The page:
BUSINESS INSIGHTS: Roofing Demand On An Upward Slope
Residential roofing was a challenging market for the entire supply chain last year as market demand and dealer sell through was lower than expected. Industry shipments were further impacted by lower price discounting which led to channel destocking. However, a pickup in repair and remodeling is forecast for residential roofing in 2015, driven by general reroofing projects and projected storm activity. So how will this increased demand be served through LBM distribution and how can pro dealers compete for a share of this demand?
Roughly 70% of residential roofing demand (in squares) was distributed through the specialty one-step channel in 2014, which continues to be driven by builders and roofing contractors. Both lumberyards and big box each represent 12% of volume with direct-from-manufacturer accounting for the balance.
A small but recognized shift in residential roofing distribution has taken place over the past three years as the box channel has gained a full two percentage points of share, taken directly from specialty one-step distribution. This shift stems from an increase in repair projects installed by a smaller and diverse range of contractors who purchase from the box stores, coupled with increased homeowner purchase of installation services provided by the box stores. These trends are further supported by successful marketing strategies employed by the box stores, including an improved shopping experience, ease of purchase, competitive pricing and store-backed warranties.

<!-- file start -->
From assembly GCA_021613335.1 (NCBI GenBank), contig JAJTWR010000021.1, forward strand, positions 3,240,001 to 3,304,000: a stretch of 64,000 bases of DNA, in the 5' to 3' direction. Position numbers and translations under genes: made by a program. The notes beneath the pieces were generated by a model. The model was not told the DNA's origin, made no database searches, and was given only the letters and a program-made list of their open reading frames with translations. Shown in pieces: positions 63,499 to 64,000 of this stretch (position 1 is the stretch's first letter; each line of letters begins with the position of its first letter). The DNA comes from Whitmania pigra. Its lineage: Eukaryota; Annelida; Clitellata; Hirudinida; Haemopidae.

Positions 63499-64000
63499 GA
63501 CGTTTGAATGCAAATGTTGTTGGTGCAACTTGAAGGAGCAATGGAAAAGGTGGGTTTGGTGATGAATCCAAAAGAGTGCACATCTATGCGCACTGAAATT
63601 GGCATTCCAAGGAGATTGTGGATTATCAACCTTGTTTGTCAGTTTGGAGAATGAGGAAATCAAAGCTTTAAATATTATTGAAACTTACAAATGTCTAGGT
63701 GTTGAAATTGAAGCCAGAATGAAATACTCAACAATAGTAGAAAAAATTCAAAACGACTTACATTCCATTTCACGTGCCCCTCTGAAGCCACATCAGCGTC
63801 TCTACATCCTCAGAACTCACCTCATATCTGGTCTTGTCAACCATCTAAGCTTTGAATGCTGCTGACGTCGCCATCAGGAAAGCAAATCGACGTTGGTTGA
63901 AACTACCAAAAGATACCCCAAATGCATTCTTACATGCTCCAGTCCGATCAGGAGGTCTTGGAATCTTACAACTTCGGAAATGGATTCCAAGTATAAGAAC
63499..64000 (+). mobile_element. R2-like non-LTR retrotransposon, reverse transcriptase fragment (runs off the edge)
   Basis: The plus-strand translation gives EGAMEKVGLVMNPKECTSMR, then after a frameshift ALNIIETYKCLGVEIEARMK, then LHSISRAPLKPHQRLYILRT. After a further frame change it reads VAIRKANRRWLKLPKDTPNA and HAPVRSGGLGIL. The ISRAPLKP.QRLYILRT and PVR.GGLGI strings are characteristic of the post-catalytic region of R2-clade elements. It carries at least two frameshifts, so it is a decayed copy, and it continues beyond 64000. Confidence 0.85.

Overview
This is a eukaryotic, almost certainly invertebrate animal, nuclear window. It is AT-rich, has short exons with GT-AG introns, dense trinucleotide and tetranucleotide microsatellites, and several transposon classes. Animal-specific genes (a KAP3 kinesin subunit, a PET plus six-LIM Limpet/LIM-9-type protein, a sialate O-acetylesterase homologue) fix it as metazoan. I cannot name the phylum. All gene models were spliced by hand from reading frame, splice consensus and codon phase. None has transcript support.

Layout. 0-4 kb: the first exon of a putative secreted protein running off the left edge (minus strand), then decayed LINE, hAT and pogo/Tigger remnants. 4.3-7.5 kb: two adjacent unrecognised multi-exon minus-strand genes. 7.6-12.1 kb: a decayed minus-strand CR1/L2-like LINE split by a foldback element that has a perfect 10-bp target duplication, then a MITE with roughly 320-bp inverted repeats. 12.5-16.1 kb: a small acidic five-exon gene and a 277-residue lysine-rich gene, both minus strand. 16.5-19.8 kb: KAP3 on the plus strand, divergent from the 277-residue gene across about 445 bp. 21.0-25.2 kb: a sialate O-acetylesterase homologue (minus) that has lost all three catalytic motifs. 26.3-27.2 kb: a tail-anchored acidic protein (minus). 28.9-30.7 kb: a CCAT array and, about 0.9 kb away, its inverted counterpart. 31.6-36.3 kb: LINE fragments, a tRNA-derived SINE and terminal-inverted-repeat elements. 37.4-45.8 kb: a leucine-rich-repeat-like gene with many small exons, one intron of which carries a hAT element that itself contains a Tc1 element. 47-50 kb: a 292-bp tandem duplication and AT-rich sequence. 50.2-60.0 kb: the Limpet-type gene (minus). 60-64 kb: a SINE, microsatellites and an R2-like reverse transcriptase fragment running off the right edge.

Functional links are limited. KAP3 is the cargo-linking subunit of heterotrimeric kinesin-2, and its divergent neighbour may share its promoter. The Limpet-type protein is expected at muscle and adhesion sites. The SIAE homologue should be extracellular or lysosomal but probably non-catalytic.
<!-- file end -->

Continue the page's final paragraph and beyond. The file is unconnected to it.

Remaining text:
According to recent Principia research roofing contractors are expected to continue to account for the vast majority of roofing installations and will generally buy roofing from a specialty one-step distributor or a lumberyard. Most homebuilders and general contractors will not buy from a box store but rather go to the traditional one-step distributor or, if large enough, buy directly from a supplier. Developing brand loyalty with contractors at this level is vital to offset market share driven off by big box retail to one supplier. Promoting and maintaining contractor volume incentive programs is a valuable tool in establishing brand loyalty.
When selecting a pro dealer, contractors favored competitive pricing, customer service, and convenience and choice options, such as rooftop delivery services and well-stocked inventory. Incentives were not of great importance.
When it comes to contractor loyalty, brand outweighs loyalties that contractors feel towards the dealer. If their primary dealer no longer carried their preferred brand, 69% of contractors would find a dealer who did. In fact, if the dealer no longer carried their preferred brand, 55% of those surveyed would not use whatever brand their dealer carried. However, contractors cited a number of factors that could influence switching dealers.
Pro dealers have strong interest in greater participation in the residential roofing market, according to Principia research. It’s crucial that the right product/ brand is carried and properly supported from manufacturer to the sales desk in the yard. Loyalty is the siren song that all companies aspire to reach, but few actually achieve. The right product and service will ensure that this goal can be reached and make the customer think twice about going elsewhere with their business.